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See our guest post at the New America Foundation: Equality and Justice for All Families.


What Is a Mothering Support Group?

Just what is a mothering support group, anyway? Here’s a sampling of the letters we received. We hope they give a sense of the many creative answers there are to this question.

The mothering support group to which I belong is an informal gathering in the form of a playgroup. There are now seven mothers and twelve children altogether, ranging in age from newborn to three. We meet every other week alternating homes by month.

At our first get-together we discussed schedules and ideas for our group. We meet on Thursdays at 10:00 a.m. By noon, the children are exhausted and we reluctantly repack our diaper bags to head home. In the dead of winter when we all need little things to look forward to, we’ve met at local fast food restaurants where the kids can play. Last summer we had an evening cookout so we could meet each other’s husbands. This year we’ve planned a picnic lunch and hay ride. We’ve pooled money to donate to charity, we exchange magazines, we occasionally baby-sit for one another, we share gardening tips, we’ve given our sons buzzes together, we go through pregnancies together, we laugh together and we’ve even cried together.

 — Chris Grossnickle, South Bend, Indiana


We meet once a month from September through May at a local church. Then, throughout the month, there are numerous activities, such as field trips, Creator’s Circle, Kiddie Kraft Klub, and Mom’s Escape. The activities continue through the summer. Various speakers present topics at each meeting, plus we have regular Parent Education Seminars on such topics as First Aid Course for Moms, Computers and Software for Preschoolers, and Preparation for Kindergarten. We also sponsor various service projects supporting local charitable organizations and provide a baby-sitting co-op for our members. We are a nonprofit organization and raise all of our own funds through events such as book sales and silent auctions. We elect officers each spring and appoint chairmen for the various standing and special committees. Within the larger organization there are smaller playgroups of four to six people. These playgroups meet as often as the members choose, and offer the chance to make new friends for both moms and kids in a smaller group setting.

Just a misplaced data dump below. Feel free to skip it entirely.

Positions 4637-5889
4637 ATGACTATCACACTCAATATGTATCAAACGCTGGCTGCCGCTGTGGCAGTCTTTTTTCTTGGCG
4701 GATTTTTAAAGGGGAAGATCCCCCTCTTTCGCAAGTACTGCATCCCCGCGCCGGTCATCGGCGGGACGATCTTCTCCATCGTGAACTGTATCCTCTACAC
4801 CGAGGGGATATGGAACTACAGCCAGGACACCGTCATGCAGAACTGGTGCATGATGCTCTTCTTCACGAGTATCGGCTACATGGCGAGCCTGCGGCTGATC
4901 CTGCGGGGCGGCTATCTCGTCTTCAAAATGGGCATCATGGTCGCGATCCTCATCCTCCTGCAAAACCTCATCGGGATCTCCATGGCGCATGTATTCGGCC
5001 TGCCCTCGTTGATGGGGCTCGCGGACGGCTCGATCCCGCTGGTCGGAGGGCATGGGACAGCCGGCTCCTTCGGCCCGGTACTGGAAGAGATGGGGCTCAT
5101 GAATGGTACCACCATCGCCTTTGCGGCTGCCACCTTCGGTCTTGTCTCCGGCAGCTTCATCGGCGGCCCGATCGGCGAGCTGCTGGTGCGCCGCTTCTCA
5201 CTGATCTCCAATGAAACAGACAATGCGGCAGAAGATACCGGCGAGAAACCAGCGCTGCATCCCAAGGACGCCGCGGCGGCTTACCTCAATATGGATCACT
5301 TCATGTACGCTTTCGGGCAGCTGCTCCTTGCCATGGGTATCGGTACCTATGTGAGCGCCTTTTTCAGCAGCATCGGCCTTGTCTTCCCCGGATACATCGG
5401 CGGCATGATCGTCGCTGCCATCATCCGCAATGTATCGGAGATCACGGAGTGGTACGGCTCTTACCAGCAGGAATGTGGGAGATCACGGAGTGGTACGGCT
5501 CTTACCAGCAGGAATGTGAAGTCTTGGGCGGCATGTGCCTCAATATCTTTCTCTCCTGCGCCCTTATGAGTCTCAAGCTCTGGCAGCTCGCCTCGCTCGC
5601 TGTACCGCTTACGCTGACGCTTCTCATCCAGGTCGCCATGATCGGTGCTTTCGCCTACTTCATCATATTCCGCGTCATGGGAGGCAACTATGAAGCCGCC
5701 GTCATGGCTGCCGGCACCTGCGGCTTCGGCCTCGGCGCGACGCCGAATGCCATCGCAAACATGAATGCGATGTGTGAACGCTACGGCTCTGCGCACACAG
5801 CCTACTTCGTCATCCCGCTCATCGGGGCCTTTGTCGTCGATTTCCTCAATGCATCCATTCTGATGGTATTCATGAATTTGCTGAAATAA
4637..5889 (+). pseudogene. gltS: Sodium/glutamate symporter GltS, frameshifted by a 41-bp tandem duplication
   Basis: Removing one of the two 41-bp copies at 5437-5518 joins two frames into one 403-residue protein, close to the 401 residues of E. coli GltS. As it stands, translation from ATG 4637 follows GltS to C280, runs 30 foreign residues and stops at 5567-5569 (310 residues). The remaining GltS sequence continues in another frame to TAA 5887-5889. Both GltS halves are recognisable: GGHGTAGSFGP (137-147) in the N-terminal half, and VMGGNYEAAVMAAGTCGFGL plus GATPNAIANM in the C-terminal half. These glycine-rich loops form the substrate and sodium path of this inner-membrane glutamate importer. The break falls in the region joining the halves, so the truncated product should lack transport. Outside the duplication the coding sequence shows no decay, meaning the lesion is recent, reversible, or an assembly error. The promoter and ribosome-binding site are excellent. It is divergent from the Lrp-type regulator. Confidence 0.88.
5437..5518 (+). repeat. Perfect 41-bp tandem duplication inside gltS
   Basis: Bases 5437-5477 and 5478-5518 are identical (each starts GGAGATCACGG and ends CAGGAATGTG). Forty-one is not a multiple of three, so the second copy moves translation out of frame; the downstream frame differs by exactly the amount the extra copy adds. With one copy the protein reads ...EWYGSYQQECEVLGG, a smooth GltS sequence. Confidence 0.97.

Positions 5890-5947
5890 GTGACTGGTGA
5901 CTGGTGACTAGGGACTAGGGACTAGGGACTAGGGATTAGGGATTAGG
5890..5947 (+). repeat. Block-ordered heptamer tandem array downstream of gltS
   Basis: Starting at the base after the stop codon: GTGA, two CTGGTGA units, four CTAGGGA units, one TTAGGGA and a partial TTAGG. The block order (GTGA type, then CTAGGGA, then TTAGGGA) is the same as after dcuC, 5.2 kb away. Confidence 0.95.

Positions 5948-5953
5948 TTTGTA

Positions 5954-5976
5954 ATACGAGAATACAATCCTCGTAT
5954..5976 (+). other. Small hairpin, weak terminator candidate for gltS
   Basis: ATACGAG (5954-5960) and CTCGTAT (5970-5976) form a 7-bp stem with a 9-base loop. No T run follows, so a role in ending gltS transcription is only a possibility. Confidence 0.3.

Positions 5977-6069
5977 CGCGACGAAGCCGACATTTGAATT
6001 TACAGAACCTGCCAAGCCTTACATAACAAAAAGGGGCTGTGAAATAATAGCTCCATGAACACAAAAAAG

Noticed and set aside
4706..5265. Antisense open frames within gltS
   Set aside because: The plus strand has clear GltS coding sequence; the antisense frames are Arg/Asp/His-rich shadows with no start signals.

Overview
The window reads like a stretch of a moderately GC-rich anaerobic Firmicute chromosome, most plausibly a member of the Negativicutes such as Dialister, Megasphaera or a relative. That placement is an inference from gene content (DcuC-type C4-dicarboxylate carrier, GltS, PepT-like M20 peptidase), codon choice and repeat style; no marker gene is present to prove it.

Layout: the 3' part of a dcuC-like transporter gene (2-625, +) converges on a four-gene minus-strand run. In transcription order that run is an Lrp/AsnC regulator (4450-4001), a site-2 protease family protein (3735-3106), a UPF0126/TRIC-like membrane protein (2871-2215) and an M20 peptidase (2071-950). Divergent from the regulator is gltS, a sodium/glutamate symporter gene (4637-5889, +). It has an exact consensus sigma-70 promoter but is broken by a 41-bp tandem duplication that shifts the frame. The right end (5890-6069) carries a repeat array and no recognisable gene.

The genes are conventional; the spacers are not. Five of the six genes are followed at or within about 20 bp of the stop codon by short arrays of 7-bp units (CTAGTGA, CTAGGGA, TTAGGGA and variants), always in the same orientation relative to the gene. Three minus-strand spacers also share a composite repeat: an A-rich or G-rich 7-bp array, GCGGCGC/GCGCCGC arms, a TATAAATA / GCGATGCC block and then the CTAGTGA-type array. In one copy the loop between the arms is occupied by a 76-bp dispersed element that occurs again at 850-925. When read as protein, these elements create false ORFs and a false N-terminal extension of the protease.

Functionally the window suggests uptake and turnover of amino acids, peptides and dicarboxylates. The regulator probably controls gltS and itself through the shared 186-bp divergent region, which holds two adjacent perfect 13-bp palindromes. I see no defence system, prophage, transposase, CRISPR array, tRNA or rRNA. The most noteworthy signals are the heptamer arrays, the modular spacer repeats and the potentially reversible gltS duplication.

— Diana D. Cooley, Garland, Texas,

describing a group organized under the auspices of the Early Childhood PTA.


Our Mothers of Preschoolers (MOPS) group meets twice a month. We have speakers on topics such as: discipline, marriage, self-esteem, etc. A discussion follows. We also have a craft time. Mothers can be creative in making something new for themselves or their home. Child-care is provided, as well as an occasional special activity such as a hay ride, seeing a fire truck, or singing new songs.

 — Veronica Vigil, Longmont, Colorado


Six of us met every Wednesday morning at a baby class called Playful Parenting, then proceeded to one of our houses for lunch.  We continued meeting for several years, and our children are now the best of friends. Our lunch group has dissolved due to school and some of the women returning to work, and we now get together once a month with our husbands and children for a game night. It’s usually held at my home and we all provide a snack or drink. We play things like Scattegories and Outburst, and the children go off in their own worlds and have a ball.

 — Jeanne Jacobs, Mechanicsburg, PA


One of my neighbors wanted to start swimming for exercise when her first child was still a baby. She coaxed four of her friends to form a co-op so that each of the moms could swim while the other moms watched the children. My friend made arrangements with the local YMCA to reserve a room three mornings a week for two hours. The YMCA happened to have a lot of toys, which they let us borrow, so the kids were happily occupied. Once we all arrived and settled in, one or two moms at a time would go off to swim while the other moms stayed in the playroom. Each mom got about thirty minutes for swimming and dressing, so the whole group was finished within about an hour and a half to two hours, depending on how many moms showed up on a given day.

I must admit that while I enjoyed the swimming part of this co-op, for me the best thing about it was the time I had to chat with other mothers while we watched the kids in the playroom. I was new to the area and had been fairly isolated, and meeting these other mothers made a world of difference.

 — Susan Nefzger, Cumberland, Rhode Island


We meet for dinner (without children) once a month. The emphasis of our meetings is to socialize — we feel that just finding each other is the greatest support we have to offer. We have found a permanent meeting place at a local restaurant and have begun to briefly discuss a topic of special or general interest after dinner. In addition, we get together monthly for a daytime outing with our children. Most of our get-togethers draw about fifteen mothers, so we’ve had the luxury of keeping the group informal and personal.

 — Linda Gaebel, Vienna, Virginia (describing a support group for “older moms” operating under the umbrella of Mothers First, a local organization based in Washington, DC.)